- Steaming: Prevents oxidation and prepares the leaves for shaping.
- Shaping: Done by hand or machinery to create a decorative appearance and regulate the release of flavor during steeping.
4.4.2 Black Tea
Black tea is made differently than green tea and involves withering, rolling, fermenting (oxidation), and firing. The oxidation process starts when the tea leaves are spread out in the open for several hours, rolled without breaking, and slightly bruised. The duration of oxidation determines the tea’s color and flavor. Firing stops fermentation, and then the leaves are sorted by size to determine the tea’s grade.
The CTC method, meaning crushing, tearing, and curling through machinery, is a popular and widespread method used for tea consumed in the British market. This method generates a standardized size of tea leaves and produces colorful, tasty infusions. It also reduces production time and eliminates quality fluctuations. The CTC-method is widespread in African countries.
Another common production method for black tea is the LTP method, meaning Lawrie Tea Processor. The Lawrie machine keeps cutting leaves until they have reached fanning or dust grades/levels. This tea is mostly used for tea bags.
4.5 Tea Varieties
Tea comes in over 3,000 varieties, each with its unique character and typically named after the region where it is grown. For instance, Assam tea from Assam in India, Formosa Oolong from Taiwan, Ceylon tea from Sri Lanka, Darjeeling tea from Darjeeling, and so on. (42)
4.6 Tea Grades
Most black tea and some green tea varieties (especially those from India and Sri Lanka) follow a grading system, which mainly comprises of two grades: leaf and broken.
4.7 The Tea Purchasing Process
After the harvest, tea samples and a tea catalogue are sent to all bidding firms. The tea catalogue contains information on all relevant characteristics, such as origin, variety, volume, grades, and time of harvest. Professional tea tasters from tea trading houses evaluate the samples and then inform their bidders on location about which offers are to be made in the tea auctions. (44) Teas of mass consumption are usually put on auction in major cities such as Calcutta, Mombasa, Cochin, Djakarta, and Colombo, while high-quality teas are auctioned on the plantations themselves. (45)
The tea is then shipped to its purchaser via ship for average quality teas or airplane for high-quality teas.
4.8 The Demand for Tea
Tea is one of the most widely consumed beverages in the world, with India and China being the top producers and consumers of tea. Despite being the third largest consumer, the UK’s total consumption of tea is relatively low compared to the top two. The consumption of tea in India and China has been increasing over the past decade.
However, when considering per capita consumption, the Irish are the world’s strongest tea consumers, followed by the UK and Eastern European countries. In contrast, India and China, despite being strong in total leaf consumption, do not have a significant per capita consumption due to their large populations.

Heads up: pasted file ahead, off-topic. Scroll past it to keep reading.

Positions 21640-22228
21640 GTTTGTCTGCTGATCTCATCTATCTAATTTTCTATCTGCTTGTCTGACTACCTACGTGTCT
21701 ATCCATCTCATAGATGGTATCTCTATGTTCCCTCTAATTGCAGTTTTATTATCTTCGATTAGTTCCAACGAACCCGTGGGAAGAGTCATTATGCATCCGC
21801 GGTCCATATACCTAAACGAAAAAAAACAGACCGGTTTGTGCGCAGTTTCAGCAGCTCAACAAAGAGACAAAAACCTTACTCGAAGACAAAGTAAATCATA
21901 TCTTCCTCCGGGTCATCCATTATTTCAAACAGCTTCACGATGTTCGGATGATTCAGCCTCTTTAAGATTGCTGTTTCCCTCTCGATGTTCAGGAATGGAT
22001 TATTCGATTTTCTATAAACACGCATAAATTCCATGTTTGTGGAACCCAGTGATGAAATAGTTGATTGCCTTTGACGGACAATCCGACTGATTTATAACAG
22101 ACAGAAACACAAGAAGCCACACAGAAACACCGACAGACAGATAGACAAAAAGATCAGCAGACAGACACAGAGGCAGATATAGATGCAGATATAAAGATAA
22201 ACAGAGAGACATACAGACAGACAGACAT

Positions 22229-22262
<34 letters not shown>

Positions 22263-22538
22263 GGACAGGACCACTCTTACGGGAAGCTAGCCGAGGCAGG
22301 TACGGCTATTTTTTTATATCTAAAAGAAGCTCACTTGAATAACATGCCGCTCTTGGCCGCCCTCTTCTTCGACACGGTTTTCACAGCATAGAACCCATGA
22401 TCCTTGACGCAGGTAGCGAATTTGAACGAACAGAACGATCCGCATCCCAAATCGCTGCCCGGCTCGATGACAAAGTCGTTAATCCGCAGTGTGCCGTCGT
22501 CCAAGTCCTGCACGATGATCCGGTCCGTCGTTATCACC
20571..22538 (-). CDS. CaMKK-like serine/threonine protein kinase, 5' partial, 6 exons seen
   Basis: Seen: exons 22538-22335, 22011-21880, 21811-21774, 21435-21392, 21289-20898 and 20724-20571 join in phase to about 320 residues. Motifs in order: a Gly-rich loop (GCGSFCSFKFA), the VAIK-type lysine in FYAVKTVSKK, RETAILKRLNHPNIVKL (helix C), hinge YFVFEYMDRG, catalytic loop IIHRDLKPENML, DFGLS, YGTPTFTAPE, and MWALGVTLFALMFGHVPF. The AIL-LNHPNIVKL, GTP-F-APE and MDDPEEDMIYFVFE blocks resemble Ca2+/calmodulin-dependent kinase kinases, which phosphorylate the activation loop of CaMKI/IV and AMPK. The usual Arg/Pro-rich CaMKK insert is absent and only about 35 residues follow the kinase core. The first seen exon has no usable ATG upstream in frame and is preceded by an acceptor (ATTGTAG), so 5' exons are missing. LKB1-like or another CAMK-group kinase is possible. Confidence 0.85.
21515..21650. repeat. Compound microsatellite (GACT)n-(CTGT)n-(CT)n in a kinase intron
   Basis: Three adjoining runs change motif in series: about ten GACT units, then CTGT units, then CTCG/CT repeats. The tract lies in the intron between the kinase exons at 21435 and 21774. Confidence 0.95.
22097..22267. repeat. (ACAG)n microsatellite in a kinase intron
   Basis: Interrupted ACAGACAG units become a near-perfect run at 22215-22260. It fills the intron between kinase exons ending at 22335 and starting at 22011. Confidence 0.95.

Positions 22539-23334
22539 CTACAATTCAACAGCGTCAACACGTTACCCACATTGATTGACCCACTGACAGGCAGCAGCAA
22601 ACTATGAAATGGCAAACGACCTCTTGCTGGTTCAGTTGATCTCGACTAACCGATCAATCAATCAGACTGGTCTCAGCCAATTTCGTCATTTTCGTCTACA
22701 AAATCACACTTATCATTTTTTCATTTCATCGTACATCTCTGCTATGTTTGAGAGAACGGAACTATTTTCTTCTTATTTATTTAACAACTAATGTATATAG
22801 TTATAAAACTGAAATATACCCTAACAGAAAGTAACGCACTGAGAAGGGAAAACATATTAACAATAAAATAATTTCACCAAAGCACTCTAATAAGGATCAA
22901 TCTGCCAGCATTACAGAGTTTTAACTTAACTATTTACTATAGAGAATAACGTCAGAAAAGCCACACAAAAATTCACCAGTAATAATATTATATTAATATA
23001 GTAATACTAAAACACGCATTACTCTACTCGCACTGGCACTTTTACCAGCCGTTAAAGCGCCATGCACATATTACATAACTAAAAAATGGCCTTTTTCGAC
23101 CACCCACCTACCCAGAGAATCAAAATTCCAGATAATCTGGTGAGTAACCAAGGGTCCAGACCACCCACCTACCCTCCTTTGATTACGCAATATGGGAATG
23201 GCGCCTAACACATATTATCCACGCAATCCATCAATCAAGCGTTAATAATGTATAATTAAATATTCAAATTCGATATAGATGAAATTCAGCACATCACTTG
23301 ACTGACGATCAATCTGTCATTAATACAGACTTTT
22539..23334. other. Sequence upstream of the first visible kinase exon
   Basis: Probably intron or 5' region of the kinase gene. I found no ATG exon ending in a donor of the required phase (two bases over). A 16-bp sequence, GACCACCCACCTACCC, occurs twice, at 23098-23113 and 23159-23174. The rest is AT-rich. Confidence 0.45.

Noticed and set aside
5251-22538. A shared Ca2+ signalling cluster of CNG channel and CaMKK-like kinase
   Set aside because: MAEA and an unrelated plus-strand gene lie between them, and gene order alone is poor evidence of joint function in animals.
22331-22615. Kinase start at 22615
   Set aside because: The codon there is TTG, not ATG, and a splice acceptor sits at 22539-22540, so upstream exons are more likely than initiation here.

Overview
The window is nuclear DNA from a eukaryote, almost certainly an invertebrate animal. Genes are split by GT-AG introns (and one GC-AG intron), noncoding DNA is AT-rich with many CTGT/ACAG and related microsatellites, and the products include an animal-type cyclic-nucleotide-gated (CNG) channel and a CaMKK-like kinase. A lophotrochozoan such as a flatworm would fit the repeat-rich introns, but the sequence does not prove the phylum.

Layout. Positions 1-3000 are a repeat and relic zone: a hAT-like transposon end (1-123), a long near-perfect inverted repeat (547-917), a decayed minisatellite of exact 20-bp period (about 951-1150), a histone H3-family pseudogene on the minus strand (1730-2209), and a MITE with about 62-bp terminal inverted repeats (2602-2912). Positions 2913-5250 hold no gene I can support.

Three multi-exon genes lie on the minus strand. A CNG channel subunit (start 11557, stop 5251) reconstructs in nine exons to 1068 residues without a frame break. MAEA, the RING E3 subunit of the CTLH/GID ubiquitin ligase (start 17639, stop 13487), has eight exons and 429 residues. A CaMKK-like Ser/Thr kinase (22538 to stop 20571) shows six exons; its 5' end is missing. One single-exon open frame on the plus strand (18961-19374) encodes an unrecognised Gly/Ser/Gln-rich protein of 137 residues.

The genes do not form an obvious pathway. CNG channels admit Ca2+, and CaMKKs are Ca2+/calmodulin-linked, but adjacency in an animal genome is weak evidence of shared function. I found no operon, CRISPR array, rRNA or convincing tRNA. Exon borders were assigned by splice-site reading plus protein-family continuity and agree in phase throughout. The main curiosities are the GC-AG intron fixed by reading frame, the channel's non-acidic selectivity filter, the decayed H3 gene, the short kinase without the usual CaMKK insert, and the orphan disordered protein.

Tea has been recognized for its health benefits for centuries. Green tea, in particular, has gained international attention due to its numerous health benefits such as lowering cholesterol and blood pressure levels, reducing the risk of cancer and inhibiting aging, and fighting viral infections. It is also a natural source of fluoride which promotes good dental health.
As society becomes increasingly health-conscious, the findings on the health benefits of tea, especially green tea, are contributing to its rise in popularity. More evidence is expected to further strengthen its position.
The future of the tea market will depend on the balance between supply and demand. In recent years, weak prices were caused by an oversupply. However, the growing populations and consumption in major producing countries such as China, India, and Indonesia will lead to more consumption, reducing internationally available reserves and driving up prices.
In the Western world, there are two trends: convenience and luxury, and wellness. The rise of overall tea consumption and the establishment of specialty tea shops reflect the former, while the latter is driven by stress-plagued societies. Taking a few minutes a day to relax with a cup of tea is increasingly popular, especially among young professionals in their 20s and 30s who switch from coffee for the health benefits and harmonizing effects of tea. Tea stimulates softly, without making one nervous, unlike coffee. Even soft drink makers like Coca Cola have recognized tea as a lifestyle product and have big plans with bottled tea.
Despite concerns over pesticides, the health benefits of tea are the major reason for predicting a bright future for tea in the Western world. In conclusion, tea has all the opportunities to continue thriving worldwide.